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Europe's banks unlikely to get hit by bond portfolio losses - Moody's

FILE PHOTO: Signage is seen outside the Moody's Corporation headquarters in Manhattan, New York

MILAN (Reuters) - European banks are unlikely to find themselves compelled to liquidate their bond holdings at a loss like their U.S. peer Silicon Valley Bank, Moody's Investors Service said on Monday.

Though rising interest rates have hit the value of banks' bond portfolios, their market value will tend to converge with their nominal value as they approach maturity, under an effect known as 'pull-to-par'.

"Based on their sound liquidity and funding profiles, cash holdings and stable deposit bases, we consider large European banks are generally well placed to avoid the need to sell their bonds at a loss," Moody's said in a comment.

Moody's noted that a third of European banks' government bond holdings mature within the next two years, ensuring a continuous inflow of cash and reducing the need to sell assets.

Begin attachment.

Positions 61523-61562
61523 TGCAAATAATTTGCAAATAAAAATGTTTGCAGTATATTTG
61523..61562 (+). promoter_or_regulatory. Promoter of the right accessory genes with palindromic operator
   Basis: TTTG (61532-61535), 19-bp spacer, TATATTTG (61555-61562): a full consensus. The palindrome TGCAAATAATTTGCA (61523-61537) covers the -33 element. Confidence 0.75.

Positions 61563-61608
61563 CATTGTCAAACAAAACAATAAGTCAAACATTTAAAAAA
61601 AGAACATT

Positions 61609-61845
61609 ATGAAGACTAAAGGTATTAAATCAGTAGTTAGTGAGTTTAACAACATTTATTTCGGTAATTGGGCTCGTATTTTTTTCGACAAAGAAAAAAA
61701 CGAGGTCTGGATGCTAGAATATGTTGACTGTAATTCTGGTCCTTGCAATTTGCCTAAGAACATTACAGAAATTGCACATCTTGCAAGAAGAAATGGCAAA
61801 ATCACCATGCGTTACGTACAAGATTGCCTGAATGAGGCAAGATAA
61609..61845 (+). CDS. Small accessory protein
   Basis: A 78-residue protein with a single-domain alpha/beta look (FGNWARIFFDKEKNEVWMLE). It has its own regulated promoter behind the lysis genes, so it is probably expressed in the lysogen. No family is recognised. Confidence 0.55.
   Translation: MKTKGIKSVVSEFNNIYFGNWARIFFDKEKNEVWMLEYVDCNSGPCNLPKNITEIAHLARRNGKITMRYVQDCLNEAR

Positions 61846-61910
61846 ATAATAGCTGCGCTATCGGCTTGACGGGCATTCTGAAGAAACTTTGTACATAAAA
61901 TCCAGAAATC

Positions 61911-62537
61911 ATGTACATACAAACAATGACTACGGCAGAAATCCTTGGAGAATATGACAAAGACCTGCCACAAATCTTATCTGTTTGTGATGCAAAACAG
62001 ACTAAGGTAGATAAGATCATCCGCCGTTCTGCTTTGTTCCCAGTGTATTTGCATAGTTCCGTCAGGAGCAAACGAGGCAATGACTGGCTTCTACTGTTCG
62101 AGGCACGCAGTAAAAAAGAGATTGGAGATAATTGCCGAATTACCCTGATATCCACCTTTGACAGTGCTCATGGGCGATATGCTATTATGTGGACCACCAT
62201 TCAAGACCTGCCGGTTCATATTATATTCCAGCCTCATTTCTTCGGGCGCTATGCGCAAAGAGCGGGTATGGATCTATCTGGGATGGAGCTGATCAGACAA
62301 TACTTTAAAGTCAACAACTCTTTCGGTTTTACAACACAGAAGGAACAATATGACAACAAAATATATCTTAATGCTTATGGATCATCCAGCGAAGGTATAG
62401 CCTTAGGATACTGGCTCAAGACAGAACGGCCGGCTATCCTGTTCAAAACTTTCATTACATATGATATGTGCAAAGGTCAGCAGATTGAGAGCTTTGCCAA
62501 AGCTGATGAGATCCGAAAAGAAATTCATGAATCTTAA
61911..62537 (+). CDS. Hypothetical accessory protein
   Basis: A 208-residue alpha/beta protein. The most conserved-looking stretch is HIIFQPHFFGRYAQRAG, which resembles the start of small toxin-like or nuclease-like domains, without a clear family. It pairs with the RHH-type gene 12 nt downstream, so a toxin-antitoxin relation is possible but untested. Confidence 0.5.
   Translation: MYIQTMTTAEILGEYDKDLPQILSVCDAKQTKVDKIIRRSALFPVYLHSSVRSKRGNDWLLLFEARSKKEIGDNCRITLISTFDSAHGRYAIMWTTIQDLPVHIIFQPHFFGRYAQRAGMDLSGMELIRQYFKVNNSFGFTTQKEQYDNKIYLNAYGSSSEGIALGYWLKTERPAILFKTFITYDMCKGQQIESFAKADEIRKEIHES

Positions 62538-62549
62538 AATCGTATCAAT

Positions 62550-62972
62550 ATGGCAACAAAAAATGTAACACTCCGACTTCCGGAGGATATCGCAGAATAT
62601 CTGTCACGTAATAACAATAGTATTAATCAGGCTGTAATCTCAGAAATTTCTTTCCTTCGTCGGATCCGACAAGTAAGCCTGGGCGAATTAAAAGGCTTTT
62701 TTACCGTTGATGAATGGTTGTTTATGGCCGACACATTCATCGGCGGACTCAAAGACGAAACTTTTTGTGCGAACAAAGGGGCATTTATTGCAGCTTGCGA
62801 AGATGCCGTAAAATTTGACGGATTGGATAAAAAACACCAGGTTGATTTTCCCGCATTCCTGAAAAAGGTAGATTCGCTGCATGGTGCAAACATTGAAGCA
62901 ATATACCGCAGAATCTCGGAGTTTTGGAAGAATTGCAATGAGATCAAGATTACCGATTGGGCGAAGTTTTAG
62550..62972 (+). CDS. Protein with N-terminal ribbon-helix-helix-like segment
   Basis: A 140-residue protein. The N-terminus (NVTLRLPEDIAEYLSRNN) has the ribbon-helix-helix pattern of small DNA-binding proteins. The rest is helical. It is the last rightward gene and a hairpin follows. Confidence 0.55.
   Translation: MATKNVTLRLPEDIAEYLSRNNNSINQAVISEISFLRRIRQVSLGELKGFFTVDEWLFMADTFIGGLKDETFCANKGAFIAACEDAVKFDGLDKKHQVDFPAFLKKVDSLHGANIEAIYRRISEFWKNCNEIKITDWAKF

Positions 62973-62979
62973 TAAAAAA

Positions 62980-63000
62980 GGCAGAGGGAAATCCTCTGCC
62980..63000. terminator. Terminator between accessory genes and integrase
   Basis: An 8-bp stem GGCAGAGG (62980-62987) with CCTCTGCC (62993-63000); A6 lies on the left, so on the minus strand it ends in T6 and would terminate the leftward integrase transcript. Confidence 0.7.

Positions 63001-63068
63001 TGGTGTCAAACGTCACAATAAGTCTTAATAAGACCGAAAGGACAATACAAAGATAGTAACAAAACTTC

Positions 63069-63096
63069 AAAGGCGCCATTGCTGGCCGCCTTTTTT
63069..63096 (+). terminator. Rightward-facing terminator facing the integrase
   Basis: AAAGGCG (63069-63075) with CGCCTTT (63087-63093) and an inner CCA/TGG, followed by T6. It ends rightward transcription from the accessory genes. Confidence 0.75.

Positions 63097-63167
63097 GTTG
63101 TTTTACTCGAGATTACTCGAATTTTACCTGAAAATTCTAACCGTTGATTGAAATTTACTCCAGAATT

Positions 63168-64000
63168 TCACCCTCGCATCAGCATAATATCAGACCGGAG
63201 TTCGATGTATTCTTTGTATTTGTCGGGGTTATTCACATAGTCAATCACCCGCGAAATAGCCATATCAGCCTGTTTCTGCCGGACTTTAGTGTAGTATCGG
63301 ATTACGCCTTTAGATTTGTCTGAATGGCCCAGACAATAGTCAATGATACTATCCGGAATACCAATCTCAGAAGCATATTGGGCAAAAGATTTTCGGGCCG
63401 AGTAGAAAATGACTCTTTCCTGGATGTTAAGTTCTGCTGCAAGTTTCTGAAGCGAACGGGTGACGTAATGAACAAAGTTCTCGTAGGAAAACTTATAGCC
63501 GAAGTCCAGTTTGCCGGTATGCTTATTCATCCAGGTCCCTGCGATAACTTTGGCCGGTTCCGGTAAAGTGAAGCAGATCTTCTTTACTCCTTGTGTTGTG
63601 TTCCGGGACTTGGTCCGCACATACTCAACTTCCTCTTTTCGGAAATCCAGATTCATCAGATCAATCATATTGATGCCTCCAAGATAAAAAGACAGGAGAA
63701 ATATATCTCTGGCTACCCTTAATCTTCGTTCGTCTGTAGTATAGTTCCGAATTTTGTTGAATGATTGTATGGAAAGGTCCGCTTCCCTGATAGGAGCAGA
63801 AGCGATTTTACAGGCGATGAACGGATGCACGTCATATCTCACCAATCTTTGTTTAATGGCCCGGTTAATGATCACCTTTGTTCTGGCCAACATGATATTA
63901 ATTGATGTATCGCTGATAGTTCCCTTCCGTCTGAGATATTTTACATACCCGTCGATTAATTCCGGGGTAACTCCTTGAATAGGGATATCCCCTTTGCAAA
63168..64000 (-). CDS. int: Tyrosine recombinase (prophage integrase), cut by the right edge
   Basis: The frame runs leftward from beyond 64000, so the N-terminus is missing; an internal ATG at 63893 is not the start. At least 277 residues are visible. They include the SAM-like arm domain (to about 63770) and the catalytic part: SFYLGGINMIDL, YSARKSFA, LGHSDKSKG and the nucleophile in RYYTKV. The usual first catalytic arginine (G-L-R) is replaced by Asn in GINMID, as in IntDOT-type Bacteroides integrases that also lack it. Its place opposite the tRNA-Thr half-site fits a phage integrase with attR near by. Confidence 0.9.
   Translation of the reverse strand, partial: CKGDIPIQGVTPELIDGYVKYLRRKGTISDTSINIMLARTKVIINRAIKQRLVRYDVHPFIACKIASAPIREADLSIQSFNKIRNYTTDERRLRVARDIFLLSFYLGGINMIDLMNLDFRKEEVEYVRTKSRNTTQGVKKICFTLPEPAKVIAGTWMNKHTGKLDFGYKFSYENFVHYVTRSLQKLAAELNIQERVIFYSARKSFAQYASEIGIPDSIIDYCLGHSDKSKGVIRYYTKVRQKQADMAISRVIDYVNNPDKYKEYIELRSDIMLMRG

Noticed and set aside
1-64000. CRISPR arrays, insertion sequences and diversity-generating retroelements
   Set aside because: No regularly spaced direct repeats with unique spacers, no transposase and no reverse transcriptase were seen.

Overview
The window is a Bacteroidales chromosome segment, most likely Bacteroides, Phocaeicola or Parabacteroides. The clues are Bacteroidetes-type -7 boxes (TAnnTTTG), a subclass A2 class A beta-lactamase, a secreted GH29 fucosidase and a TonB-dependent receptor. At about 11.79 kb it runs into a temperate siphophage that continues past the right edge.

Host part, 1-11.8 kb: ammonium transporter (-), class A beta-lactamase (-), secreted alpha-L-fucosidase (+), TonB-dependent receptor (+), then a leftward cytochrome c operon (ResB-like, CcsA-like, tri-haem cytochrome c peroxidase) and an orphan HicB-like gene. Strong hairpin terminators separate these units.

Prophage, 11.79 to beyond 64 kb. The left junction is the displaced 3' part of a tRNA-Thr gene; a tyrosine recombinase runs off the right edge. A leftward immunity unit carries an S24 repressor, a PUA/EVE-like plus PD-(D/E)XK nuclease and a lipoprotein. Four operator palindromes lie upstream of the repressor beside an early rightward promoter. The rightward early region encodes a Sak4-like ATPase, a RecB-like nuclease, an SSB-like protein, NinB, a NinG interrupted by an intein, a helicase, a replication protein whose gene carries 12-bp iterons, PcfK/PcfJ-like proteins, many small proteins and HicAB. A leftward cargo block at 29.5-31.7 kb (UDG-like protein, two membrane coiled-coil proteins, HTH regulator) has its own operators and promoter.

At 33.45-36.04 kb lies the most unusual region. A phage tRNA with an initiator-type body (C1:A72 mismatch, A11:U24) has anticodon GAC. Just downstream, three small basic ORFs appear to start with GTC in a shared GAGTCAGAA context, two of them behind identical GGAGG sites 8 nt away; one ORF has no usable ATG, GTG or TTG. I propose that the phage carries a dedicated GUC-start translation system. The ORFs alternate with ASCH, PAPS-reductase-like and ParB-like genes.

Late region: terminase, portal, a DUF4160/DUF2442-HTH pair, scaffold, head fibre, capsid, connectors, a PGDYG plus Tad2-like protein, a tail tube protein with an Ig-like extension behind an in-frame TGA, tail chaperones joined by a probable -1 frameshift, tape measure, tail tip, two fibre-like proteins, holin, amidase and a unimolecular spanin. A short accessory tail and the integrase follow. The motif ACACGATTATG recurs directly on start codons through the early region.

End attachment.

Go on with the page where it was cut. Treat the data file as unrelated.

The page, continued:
The agency noted that the failures of U.S. banks Silicon Valley Bank and Silvergate resulted from "a sudden loss of confidence and resulting high cash outflows from concentrated deposit bases".

"Smaller, deposit-funded banks can rely on the stability of their loyal depositor bases, which ensures they can wait for a recovery in bond values without incurring materially higher funding costs," it added.

(Reporting by Valentina Za, editing by Alvise Armellini)